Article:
Medication can help against allergy symptoms in consultation with your doctor. Antihistamines, for example, suppress the body’s unwanted immune response to allergens. Ointments containing cortisone are effective against skin reactions such as hives, itching or eczema. If you have a severe allergy, you should always carry epinephrine with you. This drug can be lifesaving in the event of anaphylactic shock.

In the long run, desensitization could help alleviate your allergy. You will expose yourself to the allergen under the supervision of a doctor at certain intervals. Over time, your body can learn to stop being overly sensitive to the allergen.

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What should I watch out for with fructose intolerance?

Fructose is not only found naturally in food, it is also used as an additive in many products. Because table sugar also contains fructose, it is not easy for people with fructose intolerance or intolerance, to avoid fructose . As an alternative to table sugar or other sweeteners that contain fructose, glucose (grape sugar), for example in the form of powder or syrup, is suitable.

Did you know that a sugar alcohol called sorbitol is converted to fructose in the body? It is therefore possible that you also react to food containing sorbitol with diarrhea and other gastrointestinal complaints. Sorbitol occurs naturally in some types of fruit – including in large quantities in pears – and is also used in many foods as an additive (E420) and sweetener. So it is important to look carefully at the list of ingredients for processed products.

Eating fructose despite intolerance

So that you can consume foods with a high fructose content such as pears again at some point without any problems, a three-phase treatment , accompanied by your doctor, may be useful:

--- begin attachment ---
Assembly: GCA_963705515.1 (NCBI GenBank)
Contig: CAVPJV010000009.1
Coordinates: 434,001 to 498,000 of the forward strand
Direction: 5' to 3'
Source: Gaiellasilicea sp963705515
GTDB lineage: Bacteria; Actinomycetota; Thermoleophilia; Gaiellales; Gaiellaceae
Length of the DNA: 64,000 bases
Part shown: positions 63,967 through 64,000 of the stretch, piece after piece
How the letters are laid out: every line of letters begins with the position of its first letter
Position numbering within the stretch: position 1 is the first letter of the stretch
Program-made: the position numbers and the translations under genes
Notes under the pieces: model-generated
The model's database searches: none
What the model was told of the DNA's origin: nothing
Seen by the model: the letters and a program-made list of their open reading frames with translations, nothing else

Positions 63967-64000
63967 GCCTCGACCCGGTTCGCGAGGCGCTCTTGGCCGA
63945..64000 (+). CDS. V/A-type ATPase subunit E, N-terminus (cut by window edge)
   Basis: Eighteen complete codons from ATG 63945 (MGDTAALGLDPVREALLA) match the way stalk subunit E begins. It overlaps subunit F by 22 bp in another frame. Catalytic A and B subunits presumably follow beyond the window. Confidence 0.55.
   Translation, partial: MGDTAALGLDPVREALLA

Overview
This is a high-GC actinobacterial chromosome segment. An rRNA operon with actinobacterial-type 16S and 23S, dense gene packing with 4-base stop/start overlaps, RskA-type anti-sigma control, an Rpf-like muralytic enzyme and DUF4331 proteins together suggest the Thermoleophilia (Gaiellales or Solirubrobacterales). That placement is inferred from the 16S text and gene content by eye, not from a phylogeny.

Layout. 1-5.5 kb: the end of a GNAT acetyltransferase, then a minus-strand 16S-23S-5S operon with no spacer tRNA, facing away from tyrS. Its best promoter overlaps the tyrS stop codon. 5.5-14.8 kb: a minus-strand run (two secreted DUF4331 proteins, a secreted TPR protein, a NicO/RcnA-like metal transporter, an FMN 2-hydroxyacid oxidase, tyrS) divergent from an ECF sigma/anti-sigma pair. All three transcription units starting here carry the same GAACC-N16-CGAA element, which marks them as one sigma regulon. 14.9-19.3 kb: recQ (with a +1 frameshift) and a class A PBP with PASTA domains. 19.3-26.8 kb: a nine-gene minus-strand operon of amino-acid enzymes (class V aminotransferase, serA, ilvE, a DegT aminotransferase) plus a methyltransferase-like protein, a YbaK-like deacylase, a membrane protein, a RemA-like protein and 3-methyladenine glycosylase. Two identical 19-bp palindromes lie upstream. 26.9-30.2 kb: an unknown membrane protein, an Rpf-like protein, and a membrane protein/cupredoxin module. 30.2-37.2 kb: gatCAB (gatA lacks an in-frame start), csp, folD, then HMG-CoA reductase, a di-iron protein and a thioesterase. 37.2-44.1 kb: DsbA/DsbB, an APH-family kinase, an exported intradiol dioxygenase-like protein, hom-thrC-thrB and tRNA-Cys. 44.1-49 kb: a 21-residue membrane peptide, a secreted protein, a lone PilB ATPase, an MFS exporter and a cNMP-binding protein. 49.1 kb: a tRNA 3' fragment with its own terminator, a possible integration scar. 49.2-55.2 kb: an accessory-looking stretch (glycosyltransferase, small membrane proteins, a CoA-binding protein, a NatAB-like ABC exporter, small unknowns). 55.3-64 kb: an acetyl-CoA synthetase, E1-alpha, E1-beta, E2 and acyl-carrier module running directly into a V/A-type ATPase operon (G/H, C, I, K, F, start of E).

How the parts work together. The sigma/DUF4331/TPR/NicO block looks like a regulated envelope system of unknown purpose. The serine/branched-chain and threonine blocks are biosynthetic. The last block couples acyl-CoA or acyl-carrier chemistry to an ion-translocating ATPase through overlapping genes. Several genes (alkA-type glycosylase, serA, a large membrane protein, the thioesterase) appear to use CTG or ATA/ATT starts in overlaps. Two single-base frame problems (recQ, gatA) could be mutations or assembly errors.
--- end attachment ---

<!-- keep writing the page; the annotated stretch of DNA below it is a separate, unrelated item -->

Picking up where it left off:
• First of all, you completely avoid fructose-containing foods for a few weeks.
  • In a subsequent test phase, you will try how much fructose you can eat without developing symptoms.
  • In the end, you eat more or less fructose according to the insights gained in the test phase – depending on how much you can tolerate.

Tip: A food diary can help you with this!

Even without three-phase treatment, it is possible to eat foods containing fructose from time to time: There are preparations that supply the body – for example in capsule form – with an enzyme called xylose isomerase, which converts fructose into glucose . This is of course not a cure for the intolerance, but it does alleviate the symptoms.

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Diarrhea from pears: causes and what to do

Pear diarrhea may be caused by an allergy or fructose intolerance . While you should completely avoid the triggers for symptoms if you have an allergy, if you are fructose intolerant it may be possible to continue to consume foods containing fructose. However, pears contain a lot of fructose, which is why you should avoid them first.

With certain preparations or with the help of a three-phase treatment by your doctor, it is possible to consume pears from time to time without causing diarrhea.